I admit that my “look” can be a problem for people. (Listen to me, acting as though I looked like the Elephant Man or something).
I readily acknowledge that even though I haven’t been homeless for some years now, there is still a part of me that hasn’t quite shook it off. Most noticeably, my look. I still look homeless, as my husband says.
And with my being on foot wherever I go with rucksack on my back, I definitely blend in with the guys coming and going out of the homeless hotel, the weekly stay hotel a few blocks from here. I expect that. I’m not foolish, I know I’m not in couture, I am a middle aged, rough skinned, scruffy faced man in a faded ballcap, thread worn jeans and a t-shirt. I know the impression I leave behind.
It never really seems to bother me when I’m standing next to someone somewhere and they give me the side eye. That doesn’t bother me because I never feel I have to prove something to someone I’ve never met. I know who I am.
I have my story, many stories, wrapped up in nice, tightly bound paperback books. They don’t know that. They don’t know I knit for a living, they don’t know I went to high school in Europe, that I was living in Berlin when the Wall came down (30 years ago this Saturday!), they don’t know I’m married to a handsome man who would take a sword to himself before allowing any harm to fall upon me.
They don’t know anything about me, so I can’t find fault with them. They’re just judging a book my its cover.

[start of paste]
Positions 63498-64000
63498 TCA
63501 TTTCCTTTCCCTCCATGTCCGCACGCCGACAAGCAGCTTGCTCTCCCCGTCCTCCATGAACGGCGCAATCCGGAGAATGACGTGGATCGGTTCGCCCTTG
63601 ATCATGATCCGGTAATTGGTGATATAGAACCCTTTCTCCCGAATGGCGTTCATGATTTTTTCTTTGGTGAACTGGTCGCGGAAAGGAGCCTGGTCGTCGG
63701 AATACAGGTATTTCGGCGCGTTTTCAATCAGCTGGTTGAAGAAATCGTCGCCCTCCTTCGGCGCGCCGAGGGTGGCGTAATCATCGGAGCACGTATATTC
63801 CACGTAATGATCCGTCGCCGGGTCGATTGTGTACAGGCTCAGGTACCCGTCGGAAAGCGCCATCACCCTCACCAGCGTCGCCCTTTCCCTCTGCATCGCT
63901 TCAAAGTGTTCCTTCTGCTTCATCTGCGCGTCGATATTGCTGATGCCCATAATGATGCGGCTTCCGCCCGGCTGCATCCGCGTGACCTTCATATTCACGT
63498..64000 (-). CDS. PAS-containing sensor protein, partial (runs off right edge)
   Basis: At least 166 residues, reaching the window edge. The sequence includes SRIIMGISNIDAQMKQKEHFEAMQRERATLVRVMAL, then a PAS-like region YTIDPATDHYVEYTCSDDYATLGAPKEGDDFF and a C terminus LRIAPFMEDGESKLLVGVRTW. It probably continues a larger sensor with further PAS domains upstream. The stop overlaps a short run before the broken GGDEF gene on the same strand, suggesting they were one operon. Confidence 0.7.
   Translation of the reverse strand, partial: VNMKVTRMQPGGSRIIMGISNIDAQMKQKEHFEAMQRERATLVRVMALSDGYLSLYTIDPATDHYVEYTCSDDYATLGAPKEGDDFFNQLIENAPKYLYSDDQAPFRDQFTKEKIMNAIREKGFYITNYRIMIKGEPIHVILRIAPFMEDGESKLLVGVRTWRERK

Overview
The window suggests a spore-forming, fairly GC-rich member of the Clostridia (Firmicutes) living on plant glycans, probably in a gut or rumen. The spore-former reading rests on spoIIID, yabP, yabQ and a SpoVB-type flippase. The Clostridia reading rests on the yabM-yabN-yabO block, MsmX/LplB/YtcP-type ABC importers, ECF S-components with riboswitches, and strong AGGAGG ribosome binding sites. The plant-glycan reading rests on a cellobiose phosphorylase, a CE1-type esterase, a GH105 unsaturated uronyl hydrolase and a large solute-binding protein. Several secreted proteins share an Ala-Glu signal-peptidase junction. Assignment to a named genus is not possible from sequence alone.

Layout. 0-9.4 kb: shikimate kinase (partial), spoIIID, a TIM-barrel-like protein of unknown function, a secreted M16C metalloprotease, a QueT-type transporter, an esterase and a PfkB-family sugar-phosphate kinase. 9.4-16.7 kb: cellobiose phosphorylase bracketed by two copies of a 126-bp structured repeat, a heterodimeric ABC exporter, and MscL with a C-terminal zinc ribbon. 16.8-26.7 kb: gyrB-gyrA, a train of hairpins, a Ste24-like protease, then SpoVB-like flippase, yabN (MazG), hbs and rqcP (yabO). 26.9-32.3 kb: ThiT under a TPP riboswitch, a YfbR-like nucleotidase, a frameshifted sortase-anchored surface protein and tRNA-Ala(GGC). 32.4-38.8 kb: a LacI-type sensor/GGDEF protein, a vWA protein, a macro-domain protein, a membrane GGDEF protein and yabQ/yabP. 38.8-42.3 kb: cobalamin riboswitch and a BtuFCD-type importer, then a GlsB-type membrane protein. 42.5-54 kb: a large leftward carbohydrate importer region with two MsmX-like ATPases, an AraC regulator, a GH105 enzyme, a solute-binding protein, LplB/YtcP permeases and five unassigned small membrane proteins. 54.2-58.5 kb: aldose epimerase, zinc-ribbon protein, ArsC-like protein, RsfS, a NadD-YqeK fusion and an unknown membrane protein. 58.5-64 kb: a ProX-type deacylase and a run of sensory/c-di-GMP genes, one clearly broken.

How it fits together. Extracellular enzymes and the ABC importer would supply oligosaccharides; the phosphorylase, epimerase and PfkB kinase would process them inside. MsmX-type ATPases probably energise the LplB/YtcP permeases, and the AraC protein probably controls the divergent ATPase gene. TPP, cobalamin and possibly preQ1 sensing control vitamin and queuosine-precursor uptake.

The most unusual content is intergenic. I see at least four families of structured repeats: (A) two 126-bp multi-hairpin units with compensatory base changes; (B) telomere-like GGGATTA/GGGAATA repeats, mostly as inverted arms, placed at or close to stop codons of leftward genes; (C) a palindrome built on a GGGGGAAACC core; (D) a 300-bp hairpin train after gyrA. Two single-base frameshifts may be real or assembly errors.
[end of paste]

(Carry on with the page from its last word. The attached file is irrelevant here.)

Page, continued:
However, I’m not always that understanding and forgiving. Like the time Phillip and I were crossing the street when a woman screamed, “Goddamn homeless are everywhere!” To which I yelled back, “I’m a world famous knitter, bitch!” Sometimes I find it necessary to tell the uninformed just exactly who I am….
None of my achievements and experiences are found in the way I dress. No, the only experience that still resonates close to me, the only experience that still haunts me, the only experience that still burns in me that you can actually see on my skin and in my dress is that time being homeless.
Because that is the one experience in my life that I have never been able to shake. In many ways, I fear being homeless every day, I fear that somehow someone could take all of this away. I don’t like that feeling, I despise that dreary fear that will not let go of me.
So, I push. I blog, I write books, I knit my teddy bears, I spend every waking minute letting those things tell my story….And yes, maybe I do let my clothes tell my story sometimes.
I am so looking forward to the day that it becomes something of an acknowledgement to my story that people will see a middle aged, rough skinned, scruffy faced man in a faded ballcap, thread worn jeans, t-shirt and rucksack on his back walking the side of the road and ask, “Is that him? Is that Mad Man Knitting?”
I want you to rethink your perception of those guys that walk along the highway with everything they own on their backs, a cat by their side, the sun baking their skin, their tired feet swollen and wet with trench foot, his belly grumbling because it has been neglected, his presence ignored or diminished by society….
Because any one of those guys could be me. Not in hindsight. But, right now. Every last one of them is subject to the same love and blessings you have given me.
I may not be one of them anymore, but I still walk those roads to do my errands right beside them. Everyday.
Hopefully my writing, my knit bears, this ambitious man that I am, will all lead to me being a millionaire one day. That would be amazing….
But, I would still be down there every day; a middle aged, rough skinned, scruffy faced man in a faded ballcap, wearing thread worn jeans and a t-shirt, with rucksack on my back….
Sorry, I guess that’s just who I am.
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